There are a range of document types that are transmitted across the web. By far the most common document type is the HTML family of document types or HTML files as they are more commonly known. The line beginning <!DOCTYPE is a document type declaration that tells your browser this is some form of HTML, so that it knows what sort of instructions to expect. There is more than one type of HTML. The type we are focusing on is the most elegantly designed and broadly implemented (works on most browsers) version of HTML at the time of writing. It is called XHTML version 1.0 Transitional. This first line tells the browser that the type of HTML file it can expect is XHTML version 1.0 Transitional. Your browser will almost certainly understand this (unless it's a very old browser) and will know what to do with it.

The <html> element

<html>
 <head>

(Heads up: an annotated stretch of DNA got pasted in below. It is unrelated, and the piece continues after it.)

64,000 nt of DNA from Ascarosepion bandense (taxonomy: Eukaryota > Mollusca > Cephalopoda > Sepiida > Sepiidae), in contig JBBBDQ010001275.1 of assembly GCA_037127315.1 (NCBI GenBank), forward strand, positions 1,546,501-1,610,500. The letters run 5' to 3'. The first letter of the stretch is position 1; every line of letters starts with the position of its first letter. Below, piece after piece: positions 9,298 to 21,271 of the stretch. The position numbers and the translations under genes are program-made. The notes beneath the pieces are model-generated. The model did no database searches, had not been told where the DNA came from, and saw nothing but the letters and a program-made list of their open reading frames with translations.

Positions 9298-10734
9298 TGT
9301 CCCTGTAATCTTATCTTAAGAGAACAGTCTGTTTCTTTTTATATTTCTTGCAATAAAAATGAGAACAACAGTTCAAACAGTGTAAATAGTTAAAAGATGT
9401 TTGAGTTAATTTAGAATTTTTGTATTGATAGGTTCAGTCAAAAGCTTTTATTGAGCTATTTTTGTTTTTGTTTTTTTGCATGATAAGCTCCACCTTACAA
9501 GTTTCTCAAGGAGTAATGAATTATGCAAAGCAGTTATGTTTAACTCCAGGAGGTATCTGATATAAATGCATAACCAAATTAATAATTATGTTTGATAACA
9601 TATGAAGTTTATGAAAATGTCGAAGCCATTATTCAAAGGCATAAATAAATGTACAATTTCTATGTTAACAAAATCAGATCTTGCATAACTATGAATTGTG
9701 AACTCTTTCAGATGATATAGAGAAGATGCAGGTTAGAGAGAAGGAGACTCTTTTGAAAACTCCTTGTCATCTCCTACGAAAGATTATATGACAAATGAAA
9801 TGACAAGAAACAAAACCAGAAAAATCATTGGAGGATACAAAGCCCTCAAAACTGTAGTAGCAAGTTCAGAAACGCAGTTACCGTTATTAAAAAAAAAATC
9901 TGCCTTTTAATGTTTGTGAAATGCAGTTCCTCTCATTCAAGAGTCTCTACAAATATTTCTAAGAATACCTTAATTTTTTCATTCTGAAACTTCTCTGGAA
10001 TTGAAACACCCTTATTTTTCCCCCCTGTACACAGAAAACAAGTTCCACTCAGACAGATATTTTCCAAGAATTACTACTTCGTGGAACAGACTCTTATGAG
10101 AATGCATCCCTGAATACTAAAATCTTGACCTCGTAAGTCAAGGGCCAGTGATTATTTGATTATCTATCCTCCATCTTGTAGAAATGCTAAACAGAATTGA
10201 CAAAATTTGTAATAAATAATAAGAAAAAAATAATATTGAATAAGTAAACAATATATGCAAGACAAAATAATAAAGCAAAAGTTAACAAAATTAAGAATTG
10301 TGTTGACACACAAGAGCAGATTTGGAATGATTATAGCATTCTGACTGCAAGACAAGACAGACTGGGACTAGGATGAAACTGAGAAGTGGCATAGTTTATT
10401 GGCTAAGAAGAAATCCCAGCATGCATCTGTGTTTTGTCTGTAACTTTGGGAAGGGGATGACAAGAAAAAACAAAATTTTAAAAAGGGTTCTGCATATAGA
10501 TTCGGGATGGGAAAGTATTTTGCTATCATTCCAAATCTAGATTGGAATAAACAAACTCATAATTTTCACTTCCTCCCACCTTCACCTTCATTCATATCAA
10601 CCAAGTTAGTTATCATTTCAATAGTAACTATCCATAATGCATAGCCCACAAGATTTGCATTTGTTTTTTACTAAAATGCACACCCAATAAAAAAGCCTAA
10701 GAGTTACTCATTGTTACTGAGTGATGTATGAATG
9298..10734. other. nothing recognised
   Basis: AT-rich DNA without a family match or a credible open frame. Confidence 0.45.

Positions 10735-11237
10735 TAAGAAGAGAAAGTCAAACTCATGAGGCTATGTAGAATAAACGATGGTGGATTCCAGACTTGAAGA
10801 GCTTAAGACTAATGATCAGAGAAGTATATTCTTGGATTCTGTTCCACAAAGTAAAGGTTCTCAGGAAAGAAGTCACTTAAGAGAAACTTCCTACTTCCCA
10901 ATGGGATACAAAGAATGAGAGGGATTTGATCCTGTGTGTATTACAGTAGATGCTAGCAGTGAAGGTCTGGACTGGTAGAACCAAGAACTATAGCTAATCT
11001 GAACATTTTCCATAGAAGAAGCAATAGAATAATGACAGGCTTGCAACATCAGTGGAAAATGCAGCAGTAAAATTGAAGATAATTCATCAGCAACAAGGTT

<title></title>
    <meta http-equiv="Content-Type" content="text/html;
        charset=ISO-8859-1" /> 
</head> 
<body> 
    The text and contents of the web page go here. This is the bit 
    that actually shows up in your browser. If you save everything 
    in this box as a plain text file with the extension .html, then 
    double click the file, it will open in your browser and only 
    this scrap of text will be visible. Try it. 
</body>
</html>

The next line starts <html>. This tag tells your browser this is the beginning of the active part of the HTML file. You will notice that the very last line of the file is </html>. This is called the closing tag and tells your browser that the active content of your HTML file is ended. It is always the last line in an HTML file. All the working parts of an HTML file are contained within this element, between the <html> and the </html> tags.

The <head> element

<head>
    <title></title>
    <meta http-equiv="Content-Type" content="text/html; 
        charset=ISO-8859-1" />
</head>
    

The <head> tag marks the beginning of the <head> element which contains any instructions specific to the visible contents of the web page. There are a couple of mandatory instructions about the page, after which, the element is closed a few lines later with the </head> closing tag. You will have noticed that the tags tend to come in pairs, the second one contains a / forward slash character that tells the browser that this is the end of whatever element it is defining.